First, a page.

Cathy and her brother fight like most siblings.
“Although the getaway was only for a weekend, it really helped. It broke the monotony of the every-day,” says Charlene.
“For the first time since we got married 17 years ago we could actually walk together holding hands, quietly looking at things [around us] without any interruptions and without the feeling of having to rush home to do something.”
Roy and Charlene’s weekend away is also known as a respite, which is a short break for friends or family members who take care of people with severe disabilities. Not normally available in South Africa, respite programmes are legislated in some developed countries. For example, the Australian health department has a national respite for carers programme, which helps caregivers to “take a break from caring”.
Valli’s organisation hopes to steer South Africa in the same direction.
“Taking care of someone with cerebral palsy is a full-time job and it costs a lot of money. It puts pressures on other aspects of parents’ lives, such as on marriages and relations with extended family.
“Our parents are so worn out but they keep pushing because they have no other choice. But in order to take care of others you must start with yourself,” says Valli.
Cerebral palsy is caused by damage to the part of the brain that controls motor function.
“All parents have a difficult time whether your child is ‘normal’ or disabled. We all have it hard,” says Charlene. “Some people don’t see the pressure you are under or what you do. They also don’t really understand what you go through in your mind and physically every day.”
Charlene says their weekend retreat was “rejuvenating” and helped them to prepare to deal with the next phase of their daughter’s life.
“She only has next year left [in school] and then, after that, what do we do? That’s been heavy on our minds. When she was little it was easier and then she grew into the teenage years and we have to contend with all that. But we just take it one day at a time,” says Roy.
* Not their real names.
Support and treatment in South Africa
According to a 2007 article in the South African Journal of Child Health, cerebral palsy is the most “commonly occurring physical disability in childhood”. The article further states that cerebral palsy rates “are thought to be similar in developed and developing countries”.
“We don’t know the rates in South Africa but the figure that is quoted internationally is that three children per 1?000 live births will develop cerebral palsy,” said Gillian Saloojee, head of the child health nongovernmental organisation Malamulele Onward. Saloojee said the figure may be slightly higher in South Africa but the level of care that children with cerebral palsy receive is more important.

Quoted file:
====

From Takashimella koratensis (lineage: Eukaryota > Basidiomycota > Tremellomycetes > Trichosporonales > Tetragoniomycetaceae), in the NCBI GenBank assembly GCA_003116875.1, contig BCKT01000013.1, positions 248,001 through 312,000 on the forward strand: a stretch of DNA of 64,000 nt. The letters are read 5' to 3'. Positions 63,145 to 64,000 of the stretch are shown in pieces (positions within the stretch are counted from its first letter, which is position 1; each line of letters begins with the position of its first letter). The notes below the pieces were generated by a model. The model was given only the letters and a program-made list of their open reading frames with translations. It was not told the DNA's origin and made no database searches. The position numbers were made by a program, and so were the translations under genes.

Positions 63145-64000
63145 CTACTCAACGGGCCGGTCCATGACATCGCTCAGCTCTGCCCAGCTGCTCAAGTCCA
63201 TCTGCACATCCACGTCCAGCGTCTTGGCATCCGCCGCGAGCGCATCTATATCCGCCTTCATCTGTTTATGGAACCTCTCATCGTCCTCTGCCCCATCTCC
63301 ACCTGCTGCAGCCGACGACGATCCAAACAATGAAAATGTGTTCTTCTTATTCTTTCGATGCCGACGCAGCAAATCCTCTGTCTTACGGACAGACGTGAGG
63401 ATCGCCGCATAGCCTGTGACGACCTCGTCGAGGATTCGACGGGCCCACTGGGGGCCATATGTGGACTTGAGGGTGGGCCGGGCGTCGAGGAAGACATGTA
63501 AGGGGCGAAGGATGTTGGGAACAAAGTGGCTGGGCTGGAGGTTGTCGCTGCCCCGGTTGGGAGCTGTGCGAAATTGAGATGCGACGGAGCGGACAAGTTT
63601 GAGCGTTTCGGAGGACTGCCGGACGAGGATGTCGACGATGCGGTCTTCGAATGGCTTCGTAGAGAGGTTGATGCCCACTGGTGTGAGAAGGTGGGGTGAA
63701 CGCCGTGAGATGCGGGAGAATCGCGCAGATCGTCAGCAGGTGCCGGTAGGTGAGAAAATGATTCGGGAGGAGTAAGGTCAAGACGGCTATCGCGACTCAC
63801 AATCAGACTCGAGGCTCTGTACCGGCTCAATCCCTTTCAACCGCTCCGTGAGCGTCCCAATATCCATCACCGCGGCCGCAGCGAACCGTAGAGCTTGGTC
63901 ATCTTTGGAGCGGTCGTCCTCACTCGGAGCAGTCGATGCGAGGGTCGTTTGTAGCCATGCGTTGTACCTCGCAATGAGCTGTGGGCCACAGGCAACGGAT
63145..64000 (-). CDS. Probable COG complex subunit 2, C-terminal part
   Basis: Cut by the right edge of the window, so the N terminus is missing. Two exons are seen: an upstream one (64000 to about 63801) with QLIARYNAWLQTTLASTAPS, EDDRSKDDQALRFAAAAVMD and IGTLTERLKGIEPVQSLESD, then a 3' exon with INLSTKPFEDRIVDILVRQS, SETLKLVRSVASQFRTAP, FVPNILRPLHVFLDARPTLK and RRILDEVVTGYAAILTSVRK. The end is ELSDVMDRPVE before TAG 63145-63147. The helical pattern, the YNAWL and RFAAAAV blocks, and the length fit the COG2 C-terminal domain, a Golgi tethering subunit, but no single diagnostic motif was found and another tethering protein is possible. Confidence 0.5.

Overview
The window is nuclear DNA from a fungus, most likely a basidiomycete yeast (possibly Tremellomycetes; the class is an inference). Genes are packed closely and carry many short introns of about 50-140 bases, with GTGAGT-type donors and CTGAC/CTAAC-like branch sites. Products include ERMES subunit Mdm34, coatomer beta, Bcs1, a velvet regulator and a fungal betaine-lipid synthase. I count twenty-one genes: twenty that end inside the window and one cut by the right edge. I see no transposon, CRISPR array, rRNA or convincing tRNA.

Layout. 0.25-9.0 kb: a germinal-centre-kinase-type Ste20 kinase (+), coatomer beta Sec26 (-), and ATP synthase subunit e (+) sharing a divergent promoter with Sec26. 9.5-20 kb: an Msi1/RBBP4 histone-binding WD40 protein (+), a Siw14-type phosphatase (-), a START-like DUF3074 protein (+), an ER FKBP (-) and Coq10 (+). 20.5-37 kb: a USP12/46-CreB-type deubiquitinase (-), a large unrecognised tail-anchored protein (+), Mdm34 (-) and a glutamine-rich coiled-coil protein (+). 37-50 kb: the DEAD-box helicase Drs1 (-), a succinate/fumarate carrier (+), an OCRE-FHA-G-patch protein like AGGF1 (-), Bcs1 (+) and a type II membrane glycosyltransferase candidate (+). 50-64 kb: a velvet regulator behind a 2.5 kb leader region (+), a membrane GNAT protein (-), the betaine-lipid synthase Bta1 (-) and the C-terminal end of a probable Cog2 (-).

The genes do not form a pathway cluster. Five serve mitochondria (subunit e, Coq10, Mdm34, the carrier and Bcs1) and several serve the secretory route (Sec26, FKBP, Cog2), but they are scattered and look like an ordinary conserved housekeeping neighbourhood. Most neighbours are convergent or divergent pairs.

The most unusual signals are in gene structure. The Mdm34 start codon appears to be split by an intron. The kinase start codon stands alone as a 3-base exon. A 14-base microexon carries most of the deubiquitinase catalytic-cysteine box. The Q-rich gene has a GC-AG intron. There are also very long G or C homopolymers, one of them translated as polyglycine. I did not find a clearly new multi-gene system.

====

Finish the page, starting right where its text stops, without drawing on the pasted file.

“In developed countries children have access to early intervention, but in developing countries our children struggle to reach their full potential because they don’t always receive early intervention [such as intensive physiotherapy and occupational therapy] so the burden of disability is more severe.”
More research is needed on cerebral palsy in South Africa, said Saloojee; for example, “we don’t know what impact HIV has on the condition”. Many studies have associated HIV with neurological complications.
Cerebral palsy is a physical disability that affects movement, posture and co-ordination. Although the symptoms differ between individuals, those who are severely affected by the condition may not be able to do basic things such as walking and talking and may need full-time care. In many cases children with severe disabilities are taken care of in the family home by their parents or family members.
Saloojee’s organisation provides training to mothers of children with cerebral palsy in rural areas on how to care for their children at home.
A 2013 Journal of Neurosciences in Rural Practice article that looked into the psychological impact of cerebral palsy on families in Africa found that the stress associated with the condition “is known to be one of the most depressing conditions on families”. Problems experienced by the families surveyed include job loss, financial strain and the breakdown of marriages.
The study found that managing the chronic health problems of a child with cerebral palsy along with coping with the demands of everyday life can have a detrimental effect on both the physical and psychological wellbeing of parents and caregivers.
“Caring for any child involves considerable resources, but the demands for these resources are often increased when caring for a child with a disability. Children with cerebral palsy have also been reported to exhibit psychological problems and this adds to the burden of care,” the article states.
The article reports that parents of children with cerebral palsy experience higher levels of stress than other parents. This stress is often perpetuated by the attitudes of some community members, which also adds psychological trauma. In some societies, the study found, children with disabilities are viewed “as a punishment from the ‘gods’ for a wrong act committed by a family member, most especially the mother”.
It was also found that parents of children with cerebral palsy relied heavily on informal support structures such as extended families. The South African Social Security Agency provides a caregiver grant of R1?350 a month for parents of children with severe disability. There are a number of nongovernmental organisations that provide support through community outreach and awareness programmes to families of individuals with cerebral palsy.
Early signs of cerebral palsy in a baby younger than six months:
- They might feel stiff;
- They might feel floppy;
- When cradled in your arms, they seem to overextend their back and neck, constantly acting as if they are pushing away; and
- When picked up, their legs get stiff and they cross or scissor.
In a baby older than six months:
- They don’t roll over in either direction;
- They can’t bring their hands together;
- They have difficulty bringing their hands to their mouth; and
- They reach out with only one hand, keeping the other in a fist.
In a baby older than 10 months:
- They crawl in a lopsided manner, pushing off with one hand and leg while dragging the opposite hand and leg; and
- They scoot around on their buttocks or hop on their knees, but do not crawl on all fours.
Source: Centres for Disease Control and Prevention